Gateway of the Sun
The Incan account of creation is known based on what was recorded by priests, from the iconography on Incan pottery and architecture, and the myths and legends which survived amongst the native peoples. According to these accounts, in the most ancient of times the earth was covered in darkness.
Then, out of a lake called Collasuyu (modern Titicaca), the god Con Tiqui Viracocha emerged, bringing some human beings with him. Then Con Tiqui created the sun (Inti), the moon and the stars to light the world. It is from Inti that the Sapa Inca, emperor of Tawantin Suyu, is descended. Out of great rocks Con Tiqui fashioned more human beings, including women who were already pregnant.
Then he sent these people off into every corner of the world. He kept a male and female with him at Cusco, the "navel of the world."
Con, the Creator; was in the form of a man without bones. He filled the earth with good things to supply the needs of the first humans.
The people, however, forgot Con's goodness to them and rebelled. So he punished them by stopping the rainfall. The miserable people were forced to work hard, drawing what little water they could find from stinking, drying riverbeds.
Then a new god, Pachacamac, came and drove Con out, changing his people into monkeys. Pachacamac then took earth and made the ancestors of human beings.
The founder of the first dynasty of the kingdom of Cuzco was Manco Capac.
In one legend he was brought up from the depths of Lake Titicaca by the sun god Inti. In another he was the son of Tici Viracocha.
However commoners were not allowed to speak the name of Viracocha, which is possibly an explanation for the need for two foundation legends.In one myth Manco Capac was the brother of Pachacamac, both were sons of the sun god Inti who is also known as Apu Punchau.
Manco Capac himself was worshiped as a fire and sun god. According to the Inti legend, Manco Capac and his siblings were sent up to the earth by the sun god and emerged from the cave of Pacaritambo carrying a golden staff, called 'tapac-yauri'.
They were instructed to create a Temple of the Sun in the spot where the staff sank into the earth, they traveled to Cusco via underground caves, and built a temple in honor of the sun god Inti, their father. During the journey to Cuzco, one of Manco's brothers, and possibly one of his sisters, were turned to stone (huaca).
In another version of this legend, instead of emerging from a cave in Cuzco, the siblings instead emerged from the waters of Lake Titicaca.
In the Tici Virachocha legend, Manco Capac was the son of Tici Viracocha of Pacari-Tampu (today Pacaritambo, 25 km south of Cuzco).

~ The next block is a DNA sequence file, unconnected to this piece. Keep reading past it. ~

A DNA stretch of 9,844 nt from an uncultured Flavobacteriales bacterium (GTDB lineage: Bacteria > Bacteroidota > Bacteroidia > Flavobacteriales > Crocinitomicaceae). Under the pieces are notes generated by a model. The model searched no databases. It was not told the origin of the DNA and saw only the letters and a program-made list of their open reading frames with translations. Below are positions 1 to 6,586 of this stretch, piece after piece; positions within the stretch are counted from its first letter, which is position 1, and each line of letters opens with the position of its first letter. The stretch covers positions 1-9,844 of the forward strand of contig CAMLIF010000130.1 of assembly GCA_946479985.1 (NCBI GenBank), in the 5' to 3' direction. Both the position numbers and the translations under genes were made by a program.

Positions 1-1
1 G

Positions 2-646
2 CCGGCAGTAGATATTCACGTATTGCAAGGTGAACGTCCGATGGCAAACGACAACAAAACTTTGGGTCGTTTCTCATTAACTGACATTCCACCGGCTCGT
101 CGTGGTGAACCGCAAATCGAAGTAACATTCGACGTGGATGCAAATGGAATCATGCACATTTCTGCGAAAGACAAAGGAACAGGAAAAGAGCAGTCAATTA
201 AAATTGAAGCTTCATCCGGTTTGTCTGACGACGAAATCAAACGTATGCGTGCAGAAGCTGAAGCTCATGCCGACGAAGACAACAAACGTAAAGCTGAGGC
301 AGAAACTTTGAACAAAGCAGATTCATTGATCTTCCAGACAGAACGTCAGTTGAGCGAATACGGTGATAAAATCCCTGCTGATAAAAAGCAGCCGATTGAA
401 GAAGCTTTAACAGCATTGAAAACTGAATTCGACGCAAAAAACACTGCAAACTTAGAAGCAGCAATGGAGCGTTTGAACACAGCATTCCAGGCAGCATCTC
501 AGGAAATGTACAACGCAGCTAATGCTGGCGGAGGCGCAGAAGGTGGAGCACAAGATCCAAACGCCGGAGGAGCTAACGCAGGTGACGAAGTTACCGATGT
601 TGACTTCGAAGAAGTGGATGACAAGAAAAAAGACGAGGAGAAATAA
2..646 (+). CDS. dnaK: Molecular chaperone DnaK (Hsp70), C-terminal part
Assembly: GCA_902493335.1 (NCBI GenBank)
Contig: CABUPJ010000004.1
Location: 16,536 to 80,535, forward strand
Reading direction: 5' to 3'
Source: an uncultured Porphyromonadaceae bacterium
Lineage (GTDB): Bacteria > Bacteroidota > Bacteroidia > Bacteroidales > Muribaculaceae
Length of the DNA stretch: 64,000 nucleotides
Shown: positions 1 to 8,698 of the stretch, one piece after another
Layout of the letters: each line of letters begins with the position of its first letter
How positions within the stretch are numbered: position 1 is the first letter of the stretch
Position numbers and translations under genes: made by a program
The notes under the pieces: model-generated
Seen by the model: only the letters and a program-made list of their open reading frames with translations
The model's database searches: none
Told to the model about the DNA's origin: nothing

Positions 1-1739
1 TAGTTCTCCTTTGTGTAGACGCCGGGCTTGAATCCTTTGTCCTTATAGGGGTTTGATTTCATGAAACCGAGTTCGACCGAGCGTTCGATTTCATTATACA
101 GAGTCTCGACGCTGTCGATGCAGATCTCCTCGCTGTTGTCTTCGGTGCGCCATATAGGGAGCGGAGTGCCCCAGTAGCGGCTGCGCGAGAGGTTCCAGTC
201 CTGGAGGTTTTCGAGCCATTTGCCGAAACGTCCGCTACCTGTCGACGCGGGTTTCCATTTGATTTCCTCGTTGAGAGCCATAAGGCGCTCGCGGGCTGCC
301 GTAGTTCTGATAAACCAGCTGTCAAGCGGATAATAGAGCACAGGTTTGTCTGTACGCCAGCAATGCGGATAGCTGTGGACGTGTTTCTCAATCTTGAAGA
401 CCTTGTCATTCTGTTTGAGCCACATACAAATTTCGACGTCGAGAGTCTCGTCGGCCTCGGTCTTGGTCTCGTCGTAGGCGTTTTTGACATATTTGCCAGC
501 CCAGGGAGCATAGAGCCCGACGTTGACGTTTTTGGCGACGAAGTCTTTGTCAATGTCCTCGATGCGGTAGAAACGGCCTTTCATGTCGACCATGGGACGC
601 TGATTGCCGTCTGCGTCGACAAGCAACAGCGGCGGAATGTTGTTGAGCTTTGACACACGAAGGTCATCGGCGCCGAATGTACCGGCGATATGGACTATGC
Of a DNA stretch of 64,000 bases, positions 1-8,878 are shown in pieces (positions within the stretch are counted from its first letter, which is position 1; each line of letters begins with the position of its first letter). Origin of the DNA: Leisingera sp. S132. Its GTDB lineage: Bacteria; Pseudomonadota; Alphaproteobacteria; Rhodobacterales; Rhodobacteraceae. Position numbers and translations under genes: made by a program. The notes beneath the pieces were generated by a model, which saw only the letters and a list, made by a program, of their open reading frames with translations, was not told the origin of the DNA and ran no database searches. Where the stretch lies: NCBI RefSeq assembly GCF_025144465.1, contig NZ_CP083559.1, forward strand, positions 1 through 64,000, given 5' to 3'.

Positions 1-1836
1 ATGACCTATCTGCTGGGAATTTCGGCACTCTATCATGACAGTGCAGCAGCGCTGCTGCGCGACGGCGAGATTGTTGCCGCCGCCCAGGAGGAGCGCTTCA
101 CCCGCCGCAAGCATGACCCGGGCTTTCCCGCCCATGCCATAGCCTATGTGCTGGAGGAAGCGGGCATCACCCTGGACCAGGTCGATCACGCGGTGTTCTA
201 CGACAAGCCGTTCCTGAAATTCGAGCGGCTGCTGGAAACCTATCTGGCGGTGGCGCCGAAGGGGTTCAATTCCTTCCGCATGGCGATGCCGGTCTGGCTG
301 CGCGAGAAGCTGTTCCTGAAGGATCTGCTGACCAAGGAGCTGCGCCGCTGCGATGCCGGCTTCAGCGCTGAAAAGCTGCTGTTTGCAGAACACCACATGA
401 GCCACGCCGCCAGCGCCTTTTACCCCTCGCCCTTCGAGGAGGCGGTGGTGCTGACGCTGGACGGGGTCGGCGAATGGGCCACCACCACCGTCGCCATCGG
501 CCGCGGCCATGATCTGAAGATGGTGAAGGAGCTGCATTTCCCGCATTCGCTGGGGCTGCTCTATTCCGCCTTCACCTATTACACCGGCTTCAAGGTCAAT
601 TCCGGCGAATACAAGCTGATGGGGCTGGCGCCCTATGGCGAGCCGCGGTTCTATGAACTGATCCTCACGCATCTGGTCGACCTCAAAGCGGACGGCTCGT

He and his brothers (Ayar Anca, Ayar Cachi and Ayar Uchu) and sisters (Mama Ocllo, Mama Huaco, Mama Raua and Mama Cura) lived near Cuzco at Paccari-Tampu, and united their people and ten ayllu they encountered in their travels to conquer the tribes of the Cuzco Valley.
This legend also incorporates the golden staff, which is thought to have been given to Manco Capac by his father. Accounts vary, but according to some versions of the legend, the young Manco jealously betrayed his older brothers, killed them, and became the sole ruler of Cuzco.
In Inca mythology, one of the main Inca creation myths was that of the Ayar Brothers, who emerged from a cave called Pacaritambo ("Hostel of Production", "Hostel of Dawn" or "Hideout House"). This house was located on Tambotoco Hill. It had three windows. According to the myth, the group of Maras Sutic emerged from one of the windows, called Maras Toco ("without parents") by spontaneous generation .
Another theory held by more obscure groups, tending to dwell on the mysticism of South American Indians is that Pacaritambo is a quasi-mythical place believed by these historians to have been flooded by Lake Titicaca. Chronicles like the one of Guaman Poma (Hawk Puma in English) entered Tambo Toco and from there eight Inca brothers and sisters came out... Those eight brothers and sisters came out of Pacari Tanbo and they went to their idol huaca of Uana Cauri, coming from Collau towards the city of Cuzco".
Theories base themselves mainly on tales of the Chasa, another race or tribe thought by most to be as mythical, proclaim the name to actually come from the chasa word Pachacambo (meaning birthing place of the gods Chaca, who they believed themselves to be.)
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